British government bonds could make for a splendid short opportunity after the British vote to exit the EU, according to one macro trader.
"What nobody's talking about is the U.K. is the most indebted nation in the G-20 universe. It has a current account deficit of 5 percent," Boris Schlossberg of BK Asset Management said Monday on CNBC's "Power Lunch." "That will go to 10 percent, which means the U.K. bonds, now trading at around 1 percent yield, are going to be worthless."
Schlossberg's point is that as the British fiscal and economic outlook deteriorates post-Brexit vote, yields will need to rise, meaning prices will have to fall.
"It's one of the best shorts in the world right now" provided that Britain actually leaves the European Union, Schlossberg said.
The Bank of America Merrill Lynch rates and FX research team made a similar point in a note Monday, arguing that the potential "loss of the overseas bid" for British bonds will greatly hurt prices.
The fall in British bond prices could greatly hurt the European banks that hold them in their own balance sheets, which Schlossberg says is the reason financial stocks have been hit so hard.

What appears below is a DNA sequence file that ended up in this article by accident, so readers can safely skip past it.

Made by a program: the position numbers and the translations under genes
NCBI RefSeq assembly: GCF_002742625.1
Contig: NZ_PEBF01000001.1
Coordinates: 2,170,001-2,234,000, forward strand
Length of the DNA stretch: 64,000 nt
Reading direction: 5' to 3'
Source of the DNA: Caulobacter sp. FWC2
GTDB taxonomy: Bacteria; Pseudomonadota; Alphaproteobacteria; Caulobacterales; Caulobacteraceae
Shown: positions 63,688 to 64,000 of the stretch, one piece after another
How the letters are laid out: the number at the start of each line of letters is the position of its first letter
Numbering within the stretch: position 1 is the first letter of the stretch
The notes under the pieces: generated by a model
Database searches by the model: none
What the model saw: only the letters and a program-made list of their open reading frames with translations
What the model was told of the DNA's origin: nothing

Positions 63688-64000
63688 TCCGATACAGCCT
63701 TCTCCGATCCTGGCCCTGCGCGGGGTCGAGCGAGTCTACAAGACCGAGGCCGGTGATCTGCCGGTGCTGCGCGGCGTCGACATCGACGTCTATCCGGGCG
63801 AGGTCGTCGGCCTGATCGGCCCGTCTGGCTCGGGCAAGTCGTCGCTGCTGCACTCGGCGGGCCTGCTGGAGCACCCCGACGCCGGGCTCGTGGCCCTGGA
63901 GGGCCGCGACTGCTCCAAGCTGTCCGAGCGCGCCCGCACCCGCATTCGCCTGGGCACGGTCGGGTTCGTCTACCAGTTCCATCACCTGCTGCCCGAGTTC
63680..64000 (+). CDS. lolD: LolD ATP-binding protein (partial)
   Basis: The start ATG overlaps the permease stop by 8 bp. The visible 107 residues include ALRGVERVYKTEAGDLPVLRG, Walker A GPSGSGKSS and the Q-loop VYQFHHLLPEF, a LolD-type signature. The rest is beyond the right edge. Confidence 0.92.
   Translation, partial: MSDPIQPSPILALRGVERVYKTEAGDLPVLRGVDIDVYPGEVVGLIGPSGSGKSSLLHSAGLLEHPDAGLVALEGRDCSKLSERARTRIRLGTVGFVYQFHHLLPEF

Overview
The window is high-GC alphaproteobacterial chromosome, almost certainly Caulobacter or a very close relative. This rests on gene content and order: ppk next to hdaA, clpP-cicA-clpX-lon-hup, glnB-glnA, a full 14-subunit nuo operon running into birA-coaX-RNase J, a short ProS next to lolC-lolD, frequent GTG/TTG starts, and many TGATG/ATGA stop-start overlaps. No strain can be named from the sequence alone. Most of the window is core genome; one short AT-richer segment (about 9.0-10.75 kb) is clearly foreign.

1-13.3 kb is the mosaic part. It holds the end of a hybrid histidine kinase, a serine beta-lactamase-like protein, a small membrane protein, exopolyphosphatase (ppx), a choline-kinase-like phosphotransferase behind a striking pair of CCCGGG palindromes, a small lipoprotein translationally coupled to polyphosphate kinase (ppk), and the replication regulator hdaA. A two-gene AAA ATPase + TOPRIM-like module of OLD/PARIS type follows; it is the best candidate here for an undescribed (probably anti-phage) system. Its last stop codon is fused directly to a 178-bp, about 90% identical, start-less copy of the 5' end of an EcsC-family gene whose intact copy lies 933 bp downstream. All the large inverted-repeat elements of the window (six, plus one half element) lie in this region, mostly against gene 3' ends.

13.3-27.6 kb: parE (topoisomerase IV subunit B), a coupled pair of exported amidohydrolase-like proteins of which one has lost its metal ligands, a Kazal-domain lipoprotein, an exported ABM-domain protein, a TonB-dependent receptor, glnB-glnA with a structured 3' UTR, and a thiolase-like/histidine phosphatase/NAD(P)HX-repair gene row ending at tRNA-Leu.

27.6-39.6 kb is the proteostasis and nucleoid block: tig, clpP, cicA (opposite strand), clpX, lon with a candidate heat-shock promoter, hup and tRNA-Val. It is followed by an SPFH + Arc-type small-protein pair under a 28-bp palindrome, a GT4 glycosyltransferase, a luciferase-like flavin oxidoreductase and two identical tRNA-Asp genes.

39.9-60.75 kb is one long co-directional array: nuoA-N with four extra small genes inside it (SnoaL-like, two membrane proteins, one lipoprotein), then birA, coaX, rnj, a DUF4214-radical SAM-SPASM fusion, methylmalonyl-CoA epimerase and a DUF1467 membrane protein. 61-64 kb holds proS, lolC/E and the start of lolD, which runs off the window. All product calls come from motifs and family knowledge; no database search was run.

Evercore ISI technical analyst Rich Ross said the charts look awful.
"We're as low as we were at the depths of 2012 European banking crisis. That's a bad place to be," Ross said. "You're even lower than you were in the financial crisis in 2008 and 2009. So it's not Lehman Brothers, but it's actually worse to a certain degree when we're talking about Europe."
"Sure, there's a modicum of support here, but the price action doesn't give you a lot of confidence that European banks are going to hold and rally off of this key support," the technical analyst added.